A person stands on a skateboard inside a large frame. The skateboard is attached to the frame with elastic in four places

Skaters are strapped into the frame with a harness, and the board is attached with elastic at the base. (ABC Goulburn Murray: Sarah Krieg)

Inclusion is a cornerstone of everything the team at Al’s Skate Co set out to do, Ms Dale said.

“It doesn’t matter what your skill level is, or where you’re at, if you’ve got any physical or mental illness, it’s just about coming and being a part of the community, and everyone just getting around each other,” she said.

Almost two years on since she walked into the skate park for the first time, a lot has changed for Ms McRoberts, and she is deeply grateful.

“From one of the most awful times in my life, the most beautiful thing has happened,” she said.

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Feeling more confident, active and happier: What the World Dwarf Games mean

The crowd is a sea of green and gold Aussie supporters cheering and waving Aussie flags and inflatable kangaroos named Shazza and Tilly in the air.

It’s the women’s basketball gold medal match between Australia and the Netherlands at the World Dwarf Games.

The Australian team is on edge, huddled in a circle. Team captain Laura Mladenovic is desperately trying to connect her phone to the speaker.

It’s a pre-game ritual — the team can’t start warming up until Let’s Go Girls, from Shania Twain’s popular song, Man! I Feel Like a Woman, blasts through the speaker.

It was the first time an Australian women’s basketball team was represented at the World Dwarf Games.(Supplied: Short Statured People of Australia )

Running out of time, Laura gives up on the speaker, turns the volume on her phone all the way up, hits play, and throws her phone into the middle of the circle.

For the next four minutes, the players belt out the lyrics as they jump up and down and dance, shaking off the nerves.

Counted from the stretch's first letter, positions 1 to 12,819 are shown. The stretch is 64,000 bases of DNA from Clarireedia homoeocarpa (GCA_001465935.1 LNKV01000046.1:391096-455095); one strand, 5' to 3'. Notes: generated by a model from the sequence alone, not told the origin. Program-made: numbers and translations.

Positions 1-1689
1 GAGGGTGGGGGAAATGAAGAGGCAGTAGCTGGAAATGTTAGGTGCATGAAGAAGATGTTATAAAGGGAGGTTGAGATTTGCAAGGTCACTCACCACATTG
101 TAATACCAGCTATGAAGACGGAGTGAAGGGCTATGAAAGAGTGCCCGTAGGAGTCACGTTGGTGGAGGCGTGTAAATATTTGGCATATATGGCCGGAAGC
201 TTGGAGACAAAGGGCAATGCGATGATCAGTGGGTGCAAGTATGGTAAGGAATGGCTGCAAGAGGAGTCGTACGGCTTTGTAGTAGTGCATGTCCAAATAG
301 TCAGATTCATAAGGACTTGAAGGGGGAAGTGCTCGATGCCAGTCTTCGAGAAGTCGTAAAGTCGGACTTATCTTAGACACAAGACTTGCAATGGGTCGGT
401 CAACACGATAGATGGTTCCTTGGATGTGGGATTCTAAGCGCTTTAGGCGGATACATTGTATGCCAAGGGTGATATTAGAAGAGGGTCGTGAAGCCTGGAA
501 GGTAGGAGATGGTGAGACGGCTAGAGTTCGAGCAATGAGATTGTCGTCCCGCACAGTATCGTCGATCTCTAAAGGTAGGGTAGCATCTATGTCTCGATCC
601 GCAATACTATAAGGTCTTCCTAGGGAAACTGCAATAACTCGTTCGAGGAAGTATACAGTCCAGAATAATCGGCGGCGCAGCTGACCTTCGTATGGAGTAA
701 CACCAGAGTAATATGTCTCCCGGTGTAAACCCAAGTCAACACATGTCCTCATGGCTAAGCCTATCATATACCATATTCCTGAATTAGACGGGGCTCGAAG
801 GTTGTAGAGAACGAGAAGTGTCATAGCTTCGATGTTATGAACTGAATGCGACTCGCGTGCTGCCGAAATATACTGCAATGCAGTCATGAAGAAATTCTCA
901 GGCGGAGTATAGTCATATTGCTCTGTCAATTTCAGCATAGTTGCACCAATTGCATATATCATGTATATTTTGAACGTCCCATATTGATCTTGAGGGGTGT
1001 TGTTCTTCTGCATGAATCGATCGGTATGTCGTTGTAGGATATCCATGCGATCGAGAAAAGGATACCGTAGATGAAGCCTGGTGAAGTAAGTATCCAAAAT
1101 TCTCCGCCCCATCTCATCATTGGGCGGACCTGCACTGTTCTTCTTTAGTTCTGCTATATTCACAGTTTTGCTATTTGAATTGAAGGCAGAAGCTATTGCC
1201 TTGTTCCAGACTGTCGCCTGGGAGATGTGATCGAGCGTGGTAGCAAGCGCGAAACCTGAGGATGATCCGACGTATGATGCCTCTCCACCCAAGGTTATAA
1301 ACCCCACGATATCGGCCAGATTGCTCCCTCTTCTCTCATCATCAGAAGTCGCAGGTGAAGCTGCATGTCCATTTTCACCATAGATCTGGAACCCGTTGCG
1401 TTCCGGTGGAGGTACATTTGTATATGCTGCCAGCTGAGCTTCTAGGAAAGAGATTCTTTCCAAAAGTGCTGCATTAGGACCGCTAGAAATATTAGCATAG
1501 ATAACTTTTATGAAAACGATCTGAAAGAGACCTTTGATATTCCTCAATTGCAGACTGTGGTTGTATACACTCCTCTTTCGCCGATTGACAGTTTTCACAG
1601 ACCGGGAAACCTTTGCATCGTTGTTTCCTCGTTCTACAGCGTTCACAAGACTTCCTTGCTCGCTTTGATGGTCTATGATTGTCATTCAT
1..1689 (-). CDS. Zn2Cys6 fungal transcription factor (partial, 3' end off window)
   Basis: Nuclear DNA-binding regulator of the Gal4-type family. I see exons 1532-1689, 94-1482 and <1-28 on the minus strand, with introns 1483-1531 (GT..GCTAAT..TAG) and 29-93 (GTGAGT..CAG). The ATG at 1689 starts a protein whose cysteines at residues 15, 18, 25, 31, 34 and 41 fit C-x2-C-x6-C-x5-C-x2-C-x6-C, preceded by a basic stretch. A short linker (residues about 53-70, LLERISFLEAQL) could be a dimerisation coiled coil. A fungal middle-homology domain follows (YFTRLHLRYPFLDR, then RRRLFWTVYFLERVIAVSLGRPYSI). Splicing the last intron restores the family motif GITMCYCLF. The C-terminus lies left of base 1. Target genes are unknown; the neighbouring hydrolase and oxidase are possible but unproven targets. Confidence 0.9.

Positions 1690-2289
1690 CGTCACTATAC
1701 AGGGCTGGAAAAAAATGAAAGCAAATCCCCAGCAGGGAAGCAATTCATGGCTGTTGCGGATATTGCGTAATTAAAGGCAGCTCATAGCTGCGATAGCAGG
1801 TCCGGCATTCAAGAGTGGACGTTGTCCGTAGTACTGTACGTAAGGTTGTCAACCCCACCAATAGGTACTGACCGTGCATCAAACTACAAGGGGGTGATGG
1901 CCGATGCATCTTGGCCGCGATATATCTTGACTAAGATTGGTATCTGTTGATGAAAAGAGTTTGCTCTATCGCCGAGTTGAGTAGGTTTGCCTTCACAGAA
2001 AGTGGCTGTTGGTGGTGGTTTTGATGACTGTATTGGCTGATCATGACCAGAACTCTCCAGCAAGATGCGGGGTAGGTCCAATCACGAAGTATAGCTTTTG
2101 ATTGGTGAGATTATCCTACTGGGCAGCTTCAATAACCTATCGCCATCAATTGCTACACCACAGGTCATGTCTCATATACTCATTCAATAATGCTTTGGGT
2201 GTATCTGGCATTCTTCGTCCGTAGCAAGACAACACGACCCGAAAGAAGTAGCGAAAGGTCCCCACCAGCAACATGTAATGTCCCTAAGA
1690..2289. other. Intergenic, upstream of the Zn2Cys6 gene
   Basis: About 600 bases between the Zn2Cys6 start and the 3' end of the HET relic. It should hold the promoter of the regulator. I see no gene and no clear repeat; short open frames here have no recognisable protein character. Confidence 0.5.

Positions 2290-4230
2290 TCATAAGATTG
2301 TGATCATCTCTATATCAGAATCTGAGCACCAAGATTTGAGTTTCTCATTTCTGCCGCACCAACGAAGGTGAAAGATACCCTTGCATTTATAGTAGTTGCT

Sufficiently warmed up, they do a hand pile and shout their team motto, “Slive, slove, slay!” They are ready to play.

While the Netherlands proved too strong in the gold medal match, the first Australian women’s basketball team to play at the World Dwarf Games didn’t just bring home a silver medal. They changed the game for short statured women.

“All the months of hard work and training led up to that point and we gave it everything to make history that day,” 23-year-old Mladenovic said.

“To have been captain of the inaugural Australian female basketball team was nothing short of amazing.”

World Dwarf Games levels the playing field

Short statured basketballer Lucia Bruce-Gilchrist jumps and shoots the ball.

Lucia Bruce-Gilchrist training with her Australian teammates.(Supplied: Charlie West Wilson)

“I was incredibly emotional to have won silver in our first ever women’s basketball team,” 18-year-old Lucia Bruce-Gilchrist said.

“It was the first time I’d been able to have played my best in an equal playing field, and it was so special.”

Lucia has been competing in sport for as long as she can remember. She played basketball in primary school, netball all throughout high school, and athletics and swimming her whole life. But it’s always been against people of average height.

“It’s just never really been equal. In athletics, for example, in my 100m and 200m races, I was always crossing the line last,” she said.

“I’d go into those races knowing I’m going to be last. It’s physically just not possible for me to cross the line before an average height competitor, or, for the most part, highly unlikely.”

Experienced athletes and newcomers playing together

A group of female short statured basketballers are on the court training.

Players on the Australian women’s basketball team have come from a range of different sporting backgrounds. (Supplied: Charlie West Wilson)

The nine women on the Australian team vary in ages and backgrounds and come from all over Australia. Among them were experienced World Dwarf Games athletes and newcomers to sport.

Kate Colley is one of the newcomers. Before joining the new team, Kate did little exercise.

The 19-year-old felt it was never an even playing field playing against or alongside people of average height.

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Bringing smiles and a sense of freedom on the water for people with disabilities

Jason East sits behind the steering wheel of a pontoon boat with nothing but the gentle breeze off the water and the passing sailboats to distract him.

“When you’re out on the water it’s like leaving your disability behind,” Mr East says.

“We’re all equal on the water and there’s a real freedom in that.”